Integration Performance Tuning using Stubbed Applications

Introduction

In one of our recent engagements, we were challenged to improve the overall throughput of an Oracle AIA integration. This was a deployment of the ‘Order-to-Bill’ Process Integration Pack which is basically a solution for the Communications Industry enabling the order flow from a Siebel CRM deployment to the Oracle billing system called Billing and Revenue Management (BRM).

Main Article

From a very high level, every time a new order (say a customer signs up for package including a fixed line, voice and internet services, and others) is being submitted from the Siebel user application, the following flow is executed by the Order-to-Bill solution:

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So the question here is what is the best possible throughput we can achieve – that is orders per minute – in this scenario? And it becomes quickly obvious that the overall performance is not only dictated by how poor or how well the middleware operates here, but also what is the impact of the applications’ latency on the overall numbers.

In order to figure this out, we have stubbed both Siebel CRM and Oracle BRM as well so that we could achieve two things:

  • Understand the impact of the legacy application on the throughput
  • Tune the middleware in isolation to the best possible level

The Value of Stubbing Applications

So we were actually replacing both Siebel CRM and Oracle BRM with mock services that we implemented with soapUI. On a side note: We didn’t use the AIA tool, CAVS, for creating mock services because of certain scenarios specific to this integration that CAVS doesn’t support. However we are leveraging the underlying CAVS framework. We will later see how this can be done.

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So Siebel and BRM were out of the picture now and we able to run performance test runs that are repeatable and have no dependency on external system behavior. With that we could significantly improve the overall throughput by changing various performance-related configurations in the middleware including JVM sizing and parameters, BPEL and ESB threading models, etc.

Also, we were able to run what-if scenarios by introducing delays into the soapUI mock services, which are basically sleep statements to have the mock services wait for a certain time before responding to AIA. With that we could simulate situation where BRM responds in 0s (almost), 1s, 2s, etc. in average and see how this impacts the overall throughput. This was in particular useful to emphasize once more that poor application performance will always degrade the overall throughput and the best tuned middleware will never be able to compensate that.

How?

The good news is that the implementation of routing to mock services, doesn’t require any sort of invasive change to your AIA services. This is because AIA services are already ‘CAVS enabled’ which means, one can change endpoints (to point to either applications or mock services) in a very dynamic fashion. So we basically only had to make these mock SOAP UI services available (we were not using CAVS simulators) and tell AIA in its configuration file (AIAConfigurationProperties.xml) to rather invoke these mock services than the actual application:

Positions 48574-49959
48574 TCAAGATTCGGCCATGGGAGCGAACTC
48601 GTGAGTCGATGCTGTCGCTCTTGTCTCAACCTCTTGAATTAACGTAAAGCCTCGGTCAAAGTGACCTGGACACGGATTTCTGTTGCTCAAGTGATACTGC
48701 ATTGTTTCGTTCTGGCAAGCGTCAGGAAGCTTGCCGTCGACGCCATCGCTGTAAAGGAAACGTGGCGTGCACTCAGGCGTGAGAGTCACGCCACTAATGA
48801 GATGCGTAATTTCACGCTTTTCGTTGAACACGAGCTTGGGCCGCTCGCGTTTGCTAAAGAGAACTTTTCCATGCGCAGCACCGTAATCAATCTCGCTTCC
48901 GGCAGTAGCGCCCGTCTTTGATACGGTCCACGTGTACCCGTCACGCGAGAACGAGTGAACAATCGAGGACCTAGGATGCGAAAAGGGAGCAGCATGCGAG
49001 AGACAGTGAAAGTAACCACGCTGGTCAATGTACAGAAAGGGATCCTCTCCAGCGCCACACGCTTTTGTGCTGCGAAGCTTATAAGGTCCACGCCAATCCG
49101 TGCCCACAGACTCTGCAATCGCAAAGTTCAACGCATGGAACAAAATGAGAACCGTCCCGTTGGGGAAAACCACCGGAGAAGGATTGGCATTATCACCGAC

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The other part is of course to implement the mock services that are able to simulate either Siebel or BRM APIs. SoapUI provides a convenient interface to create such mock services once all wsdl’s and xsd’s are copied from the AIA server. The initial wsdl can be easily identified from the AIA ABCS code, but in some cases it might take a little while to collect all dependent schema files so that everything can be successfully imported to soapUI.
The Siebel web services for querying customer details and for updating orders are rather static and were therefore relatively easy to simulate. The only crucial thing here was that we had to ensure that the query customer details API responds with unique identifiers to avoid clashes in the AIA X-Referencing database. This part was actually done by using a API in soapUI to generate a GUID that was dynamically embedded into the right places of the response payload.

The BRM side gave us a few more challenges. In particular the BRM API related to subscriptions requires a high degree of flexibility in generating a response payload that is considered valid by the AIA code. To achieve this, we were conditionally responding with different dynamic payload structures depending on the request payload that was sent by AIA. On a side note, this was the reason for not using CAVS simulators for building mock services as it’s possiiblities towards dynamic responses are limited.

Finally, the last piece to complete the above scenario is some way to generate the initial payload (orders that is) to initiate the flow. This has been accomplished by a simple BPEL process that basically takes a template payload stored in the database, makes it unique by simple text substitutions, and then pushes the order on the very same queue that Siebel usually uses to submit orders. AIA just picks them from there and starts the usual order orchestration.

Comments

  1. Shanmukha says:

    Hi,
    I am looking for implementation details of SOAPUI mock service to simulate BRM. BRM invocation uses JCA instead of http WS in AIA . Unfortunately I couldn’t figure it out.

    Any link/help will be really helpful.

    Thanks

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